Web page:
* If we do not support the development of new medicines through timely licensing and fair pricing, innovation will be stopped in its tracks – and that is not an acceptable public health outcome.

* Regulators can be partners in innovation three ways: Through robust oversight, through active collaboration, and, most importantly, by being an innovation enabler.

 The deviation between value and pricing in a distinction with a difference – and while both are important, it is value that’s the higher priority since driving patient outcomes is the higher calling (and better long-term economic investment).

After all, as Yale economist William Nordhaus has written, "The social productivity of health care spending might be many times that of other spending.”

Luckily, America's doctors, drug researchers and patients are smarter than that. Just like there aren't any "me-too" patients, there aren't any "me-too" drugs. And if cars and peanut butter are going to be personalized, then medicine is too important not to be.

Peter Bach yet again tries to make the case that new drugs are too expensive.

He writes: "The price of drugs is so unfair and mystifying that publlic often pays a high price when the identical drug is available at a fraction of the cost."

Actually, he didn't write that.  It's from another New York Times article: " Drug Prices Here Held Inequitable. "   It was written 40 years ago.  Burks, E. (1965) Drug Prices Here Held Inequitable. The New York Times Retrieved from

What he did write is another variation on this very old theme: "We can free insurers and government programs from the requirement to include all expensive drugs in their plans as we explain to the public that some drugs are not effective enough to justify their price. If we do this, we can be confident that manufacturers will lower their prices to ensure their ability to sell their products. Or we can piggyback on the gumption of bolder countries, and demand that policy makers set drug prices in the United States equal to those of Western Europe. Either approach would be vastly superior to the situation we have today."

First the facts.  

1. Nearly 90 percent of all brand drugs are discounted.  Companies pay rebates to Medicare, Medicaid, and the Veterans health system.    In the private sector (including Obamacare plans) drug firms pay rebates to pharmacy benefit management companies to get preferred listing.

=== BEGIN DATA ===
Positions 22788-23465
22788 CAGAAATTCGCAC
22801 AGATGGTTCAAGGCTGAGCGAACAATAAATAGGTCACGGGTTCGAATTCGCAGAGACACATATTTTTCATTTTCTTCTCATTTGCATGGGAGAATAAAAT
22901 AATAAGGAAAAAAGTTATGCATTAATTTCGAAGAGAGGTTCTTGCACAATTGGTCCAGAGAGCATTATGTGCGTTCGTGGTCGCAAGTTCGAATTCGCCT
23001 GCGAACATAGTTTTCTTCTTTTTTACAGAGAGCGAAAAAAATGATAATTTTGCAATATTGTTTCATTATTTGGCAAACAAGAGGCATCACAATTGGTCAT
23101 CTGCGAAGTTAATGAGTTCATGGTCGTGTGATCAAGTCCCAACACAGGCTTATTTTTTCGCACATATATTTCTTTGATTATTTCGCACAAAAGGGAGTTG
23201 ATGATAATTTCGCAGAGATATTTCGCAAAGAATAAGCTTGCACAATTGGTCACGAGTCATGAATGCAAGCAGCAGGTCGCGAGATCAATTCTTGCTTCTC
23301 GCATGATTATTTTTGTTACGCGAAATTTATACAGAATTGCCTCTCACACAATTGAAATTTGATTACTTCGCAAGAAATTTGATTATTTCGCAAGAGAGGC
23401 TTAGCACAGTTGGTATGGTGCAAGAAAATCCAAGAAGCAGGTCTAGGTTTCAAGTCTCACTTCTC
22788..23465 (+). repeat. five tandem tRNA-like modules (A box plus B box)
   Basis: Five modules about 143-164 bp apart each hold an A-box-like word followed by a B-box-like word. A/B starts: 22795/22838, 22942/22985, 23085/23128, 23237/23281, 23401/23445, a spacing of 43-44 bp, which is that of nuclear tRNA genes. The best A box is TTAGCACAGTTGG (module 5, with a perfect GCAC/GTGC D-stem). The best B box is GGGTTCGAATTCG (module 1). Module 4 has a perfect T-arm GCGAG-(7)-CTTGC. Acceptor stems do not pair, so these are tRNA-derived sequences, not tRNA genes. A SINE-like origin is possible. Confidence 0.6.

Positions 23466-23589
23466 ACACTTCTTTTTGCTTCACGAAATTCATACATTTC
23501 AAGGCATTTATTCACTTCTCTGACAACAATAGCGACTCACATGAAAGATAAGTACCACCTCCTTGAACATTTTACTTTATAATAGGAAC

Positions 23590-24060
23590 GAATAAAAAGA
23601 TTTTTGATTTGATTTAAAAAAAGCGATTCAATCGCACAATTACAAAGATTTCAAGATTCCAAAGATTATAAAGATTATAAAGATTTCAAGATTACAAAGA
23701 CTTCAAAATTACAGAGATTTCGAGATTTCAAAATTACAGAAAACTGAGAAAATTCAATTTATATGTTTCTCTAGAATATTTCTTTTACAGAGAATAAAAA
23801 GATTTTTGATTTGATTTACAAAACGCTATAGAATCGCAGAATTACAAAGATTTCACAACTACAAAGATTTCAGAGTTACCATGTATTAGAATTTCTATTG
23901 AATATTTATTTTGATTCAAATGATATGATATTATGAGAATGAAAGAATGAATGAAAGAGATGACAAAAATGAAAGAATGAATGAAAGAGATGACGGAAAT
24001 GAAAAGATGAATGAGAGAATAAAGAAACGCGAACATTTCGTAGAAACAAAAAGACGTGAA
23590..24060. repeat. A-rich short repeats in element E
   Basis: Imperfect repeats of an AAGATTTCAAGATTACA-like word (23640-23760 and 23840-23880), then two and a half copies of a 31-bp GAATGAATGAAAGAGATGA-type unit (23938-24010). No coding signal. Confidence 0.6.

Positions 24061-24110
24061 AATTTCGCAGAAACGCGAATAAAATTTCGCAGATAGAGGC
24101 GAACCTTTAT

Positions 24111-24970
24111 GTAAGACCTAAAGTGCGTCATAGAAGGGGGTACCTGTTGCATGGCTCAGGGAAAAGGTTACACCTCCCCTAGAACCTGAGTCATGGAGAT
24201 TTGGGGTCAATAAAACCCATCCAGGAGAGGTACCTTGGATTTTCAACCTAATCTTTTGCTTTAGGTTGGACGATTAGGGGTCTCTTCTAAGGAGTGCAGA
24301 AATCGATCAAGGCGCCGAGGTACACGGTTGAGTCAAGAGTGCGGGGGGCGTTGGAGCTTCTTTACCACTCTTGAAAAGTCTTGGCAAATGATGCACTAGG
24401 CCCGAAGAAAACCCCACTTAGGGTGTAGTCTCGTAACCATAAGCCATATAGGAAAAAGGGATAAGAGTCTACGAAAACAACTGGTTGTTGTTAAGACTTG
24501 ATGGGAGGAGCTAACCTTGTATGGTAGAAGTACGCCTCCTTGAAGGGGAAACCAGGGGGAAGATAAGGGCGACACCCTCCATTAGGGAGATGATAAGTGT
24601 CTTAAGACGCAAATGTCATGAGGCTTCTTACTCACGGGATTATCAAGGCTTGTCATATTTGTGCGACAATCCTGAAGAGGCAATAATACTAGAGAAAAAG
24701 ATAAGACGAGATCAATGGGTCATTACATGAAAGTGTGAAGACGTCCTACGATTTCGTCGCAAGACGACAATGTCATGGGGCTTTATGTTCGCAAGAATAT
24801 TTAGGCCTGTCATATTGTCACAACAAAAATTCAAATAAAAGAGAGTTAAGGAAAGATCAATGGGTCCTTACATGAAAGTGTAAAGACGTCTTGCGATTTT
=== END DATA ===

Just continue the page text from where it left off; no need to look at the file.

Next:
2. Bach is incorrect in claiming insurers have to cover every ‘expensive’ drug.  Express Scripts has 66 products on its 2015 formulary exclusion list, compared with 48 in 2014. CVS Caremark’s 2015 list has 95 products, including 72 carryovers from the 2014 edition.  

He loves this idea.  But what about patients?

From Managed Care Magazine:  

"The problem with this approach is that by adding more tiers health plans have confused employees and made some medications more expensive — the antithesis of a value-based strategy. They also have retained cost-sharing mechanisms that make high-priced drugs unaffordable for many patients, Vogenberg says. A 25% copayment on a drug priced at $1,000 a day costs a patient $1,750 each week or more than $7,000 per month. Many patients simply cannot afford their medications, even though commercial plan members often use copayment assistance programs from pharmaceutical manufacturers and can avoid such high cost-sharing amounts, says Brenda Motheral, RPh, MBA, PhD, president of Artemetrx, a specialty drug management consultant.

Bach is silent as PBMs pocket rebates while at the same time sticking patients with the higher costs of meds.

3.  Compared to Europe and Canada, on average Americans then pay slightly more for new medicines  in exchange for faster and broader access.   On average we get twice the new medicines about a year and a half earlier with fewer restrictions.  When all is said and done, using Euro-prices would save a grant total of 8.6 billion.. less than one third of one percent of total health care spending."

4.  Contrary to Bach, Americans also pay less out of pocket for medicines than in Europe. On average, out of pocket costs are about $800.  

4.   European speand more on cancer care as a percentage of health care and less on cancer drugs.  

Nowhere in Bach's article does he mention the value of broader, faster access to new medicines.   Let's stick with the European comparision.

Cancer mortality rates in the US are lower than most anywhere in Europe for every major cancer.  And five year survival rates (adjusted for lag time and incidence) are much higher and increase faster.  That doesn't include the life years lost when people with advanced forms of cancer die waiting a year and half for a new medicine or have strict limits place on access.    

American get broader access to better drugs that save money at about the same price as medicines elsewhere.  Price controls and PBM restrictions on access to new drugs actually increases cost and makes people sicker.  And probably let a lot of people die waiting for new medcines.  If a new medicine adds 3 months on average to the life of a cancer patient it would mean that each year (based on 590,000 cancer deaths a year) someone is denied access robs people with cancer of about 145000 life years annually. 

Back claims other systems are vastly superior.  The evidence suggests otherwise.  Cutting drug prices does kill people. 

The gain in pain is plainly in the main.

Abuse of opiate-based prescription painkillers such as oxycodone and morphine peaked around 2010-2011 and now may be on the decline in the United States, according to an analysis of databases designed to track illicit use of the drugs.

New laws, programs and policies, such as prescription tracking systems and the reformulation of oxycodone to make it harder to abuse, may be combining to reverse the once-growing trend, researchers said.